Fibre-optic cables have come with high expectations into the continent. According to data from the World Bank, the number of internet users in North Africa (all income levels) rose from 11.8 to 35 per hundred in the period 2006 to 2012. The number per hundred internet users in sub-Saharan (all income groups) also rose from 3.1 to 14 within the same period. Although the total length of cable laid in Africa has almost doubled in the past six years, the continent is still catching up with the rest of the world. Positive economic and social gains have been attained due to fibre expansion into the continent. The general benefits of this new technology are summarised below.

    • Reduction in the general prices of internet prices across the continent.

    • Increased capacity to reach more people as an excess of over 350 million people now live within a 50km range from the fibre-optic cable which in the end accelerated the number of broadband subscribers.

    • New firms have emerged as broadband retailers that buy capacity from bigger and more established companies to service their respective areas, generating new business and creating employment.

    • Increase in e-government which is a digital platform by which governments interact with the population as quite a lot of government agencies and ministries across the length and breadth of the continent now have their own websites.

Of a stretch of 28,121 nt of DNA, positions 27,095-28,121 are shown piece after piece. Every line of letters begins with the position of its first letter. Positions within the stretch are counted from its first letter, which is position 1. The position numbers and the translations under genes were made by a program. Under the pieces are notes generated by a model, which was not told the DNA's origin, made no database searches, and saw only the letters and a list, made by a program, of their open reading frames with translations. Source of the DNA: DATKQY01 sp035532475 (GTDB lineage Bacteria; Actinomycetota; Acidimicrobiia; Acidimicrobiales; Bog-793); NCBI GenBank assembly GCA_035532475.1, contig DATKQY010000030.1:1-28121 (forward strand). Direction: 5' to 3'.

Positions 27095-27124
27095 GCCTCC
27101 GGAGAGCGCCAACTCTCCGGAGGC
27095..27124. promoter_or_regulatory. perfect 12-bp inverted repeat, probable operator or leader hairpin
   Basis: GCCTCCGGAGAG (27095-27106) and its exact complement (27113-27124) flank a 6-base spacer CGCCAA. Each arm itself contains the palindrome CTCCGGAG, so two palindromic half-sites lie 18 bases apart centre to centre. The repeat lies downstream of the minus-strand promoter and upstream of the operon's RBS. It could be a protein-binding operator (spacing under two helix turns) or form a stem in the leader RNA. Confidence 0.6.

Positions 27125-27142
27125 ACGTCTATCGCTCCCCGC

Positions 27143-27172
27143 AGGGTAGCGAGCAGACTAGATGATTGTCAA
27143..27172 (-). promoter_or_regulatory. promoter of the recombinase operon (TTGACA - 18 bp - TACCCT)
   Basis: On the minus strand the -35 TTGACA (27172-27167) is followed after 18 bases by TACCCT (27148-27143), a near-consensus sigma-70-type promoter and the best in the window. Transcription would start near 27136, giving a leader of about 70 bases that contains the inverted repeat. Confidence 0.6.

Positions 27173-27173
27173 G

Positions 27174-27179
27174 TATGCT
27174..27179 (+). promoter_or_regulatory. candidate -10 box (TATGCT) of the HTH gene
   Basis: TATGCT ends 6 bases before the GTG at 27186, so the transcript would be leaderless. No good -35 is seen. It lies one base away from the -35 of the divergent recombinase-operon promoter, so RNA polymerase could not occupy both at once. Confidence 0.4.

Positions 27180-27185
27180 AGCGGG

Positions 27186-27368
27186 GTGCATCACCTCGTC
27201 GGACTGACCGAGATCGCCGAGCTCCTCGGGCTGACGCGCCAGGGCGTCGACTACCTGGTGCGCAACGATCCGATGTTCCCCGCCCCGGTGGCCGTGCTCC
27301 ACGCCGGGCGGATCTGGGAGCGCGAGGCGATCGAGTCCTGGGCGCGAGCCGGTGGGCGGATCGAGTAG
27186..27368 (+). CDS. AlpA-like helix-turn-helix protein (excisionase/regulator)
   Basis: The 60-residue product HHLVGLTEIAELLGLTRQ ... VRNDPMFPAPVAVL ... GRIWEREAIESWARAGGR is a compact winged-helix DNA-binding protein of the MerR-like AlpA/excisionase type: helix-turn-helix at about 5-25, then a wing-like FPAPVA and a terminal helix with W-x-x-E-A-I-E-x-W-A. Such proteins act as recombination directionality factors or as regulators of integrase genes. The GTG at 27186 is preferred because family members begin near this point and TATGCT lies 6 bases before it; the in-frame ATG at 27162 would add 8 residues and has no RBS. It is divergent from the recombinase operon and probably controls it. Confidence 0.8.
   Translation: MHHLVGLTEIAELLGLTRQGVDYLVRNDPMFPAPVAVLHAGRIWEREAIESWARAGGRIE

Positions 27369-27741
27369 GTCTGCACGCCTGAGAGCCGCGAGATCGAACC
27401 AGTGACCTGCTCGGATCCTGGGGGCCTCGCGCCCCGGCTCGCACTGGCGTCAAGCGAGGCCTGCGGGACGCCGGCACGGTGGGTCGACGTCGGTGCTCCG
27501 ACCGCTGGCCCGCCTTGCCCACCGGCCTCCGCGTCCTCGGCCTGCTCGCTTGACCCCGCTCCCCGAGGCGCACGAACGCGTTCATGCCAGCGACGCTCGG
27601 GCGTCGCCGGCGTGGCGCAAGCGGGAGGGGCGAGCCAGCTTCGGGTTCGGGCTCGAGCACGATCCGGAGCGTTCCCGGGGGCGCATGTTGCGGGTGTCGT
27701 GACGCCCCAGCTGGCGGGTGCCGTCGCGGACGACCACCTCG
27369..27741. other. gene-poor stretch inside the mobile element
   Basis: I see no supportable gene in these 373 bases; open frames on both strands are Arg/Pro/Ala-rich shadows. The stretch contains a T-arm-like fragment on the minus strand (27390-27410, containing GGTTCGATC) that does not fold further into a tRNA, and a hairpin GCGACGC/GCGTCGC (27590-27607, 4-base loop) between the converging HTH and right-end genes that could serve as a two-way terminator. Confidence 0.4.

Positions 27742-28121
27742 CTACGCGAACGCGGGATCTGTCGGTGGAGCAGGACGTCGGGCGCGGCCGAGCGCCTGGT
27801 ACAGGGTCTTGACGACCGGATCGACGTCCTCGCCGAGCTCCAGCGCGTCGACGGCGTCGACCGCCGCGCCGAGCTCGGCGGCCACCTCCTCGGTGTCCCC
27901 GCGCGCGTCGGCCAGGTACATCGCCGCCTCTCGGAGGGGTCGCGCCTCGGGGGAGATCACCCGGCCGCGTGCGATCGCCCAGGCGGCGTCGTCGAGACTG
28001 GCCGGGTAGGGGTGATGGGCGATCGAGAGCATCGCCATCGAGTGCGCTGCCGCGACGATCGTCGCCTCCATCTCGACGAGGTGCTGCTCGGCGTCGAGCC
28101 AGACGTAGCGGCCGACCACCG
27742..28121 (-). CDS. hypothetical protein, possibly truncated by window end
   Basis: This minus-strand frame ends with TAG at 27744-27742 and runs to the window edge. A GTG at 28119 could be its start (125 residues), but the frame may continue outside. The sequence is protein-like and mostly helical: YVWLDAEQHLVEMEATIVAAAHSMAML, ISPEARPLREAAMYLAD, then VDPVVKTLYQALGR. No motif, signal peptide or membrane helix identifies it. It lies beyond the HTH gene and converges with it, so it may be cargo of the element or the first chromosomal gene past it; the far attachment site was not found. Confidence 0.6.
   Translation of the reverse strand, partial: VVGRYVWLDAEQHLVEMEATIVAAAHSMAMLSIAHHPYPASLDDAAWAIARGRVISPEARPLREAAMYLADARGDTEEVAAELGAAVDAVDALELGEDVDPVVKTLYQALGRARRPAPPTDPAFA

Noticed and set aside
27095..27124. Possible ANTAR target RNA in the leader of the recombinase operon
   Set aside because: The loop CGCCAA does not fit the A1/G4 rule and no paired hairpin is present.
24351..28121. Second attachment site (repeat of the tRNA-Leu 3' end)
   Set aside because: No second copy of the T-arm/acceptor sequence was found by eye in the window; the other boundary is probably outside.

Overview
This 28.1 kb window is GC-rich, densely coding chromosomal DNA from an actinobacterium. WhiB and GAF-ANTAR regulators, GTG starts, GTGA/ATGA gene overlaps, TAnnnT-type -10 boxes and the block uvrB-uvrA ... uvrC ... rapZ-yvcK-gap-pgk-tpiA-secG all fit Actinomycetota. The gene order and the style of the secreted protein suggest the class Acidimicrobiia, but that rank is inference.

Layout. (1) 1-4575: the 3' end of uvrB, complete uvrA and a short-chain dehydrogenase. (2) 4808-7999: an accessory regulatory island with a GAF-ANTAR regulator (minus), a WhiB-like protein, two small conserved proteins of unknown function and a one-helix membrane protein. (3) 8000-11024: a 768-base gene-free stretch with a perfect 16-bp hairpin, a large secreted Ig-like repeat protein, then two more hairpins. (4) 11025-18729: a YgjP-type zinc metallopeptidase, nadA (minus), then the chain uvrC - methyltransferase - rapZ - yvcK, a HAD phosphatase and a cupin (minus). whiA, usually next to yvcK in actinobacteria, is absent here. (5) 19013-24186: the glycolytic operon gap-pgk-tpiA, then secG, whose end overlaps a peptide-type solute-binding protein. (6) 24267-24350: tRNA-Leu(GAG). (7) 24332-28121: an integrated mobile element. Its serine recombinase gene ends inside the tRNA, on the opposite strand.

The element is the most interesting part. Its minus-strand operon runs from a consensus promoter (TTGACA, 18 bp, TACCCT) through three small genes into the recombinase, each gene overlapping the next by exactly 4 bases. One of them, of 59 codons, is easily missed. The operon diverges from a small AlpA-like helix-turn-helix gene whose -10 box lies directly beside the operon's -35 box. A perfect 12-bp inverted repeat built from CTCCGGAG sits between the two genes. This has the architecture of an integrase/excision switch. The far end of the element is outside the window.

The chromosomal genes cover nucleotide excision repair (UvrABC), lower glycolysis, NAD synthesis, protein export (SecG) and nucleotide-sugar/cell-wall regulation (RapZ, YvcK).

• Enhancing of business to business connection as businesses have created their own online platforms on which they interact and even do business transactions.

    • Education especially at the tertiary levels will never be the same again as students are now using various internet platforms and tools to either improve the quality of their research work and assignments as well as to enhance distance learning; particularly those that would love to study with institutions that are not in Africa.

    • Africa now boasts of a fast emerging tech start-up culture as more and more countries get access as well as people get access to the internet at more

    The above benefits are only part of what can be achieved by countries when they get connected to the internet. We all dream to see a day where internet connection becomes the basic human right of every African as the ICTs Indaba held in South Africa in 2012 declared. Until then, the continent can continue to dream as it builds its capacity. A toast to the dream of  ubiquity and beyond!

    (Image Credit: Hope Project)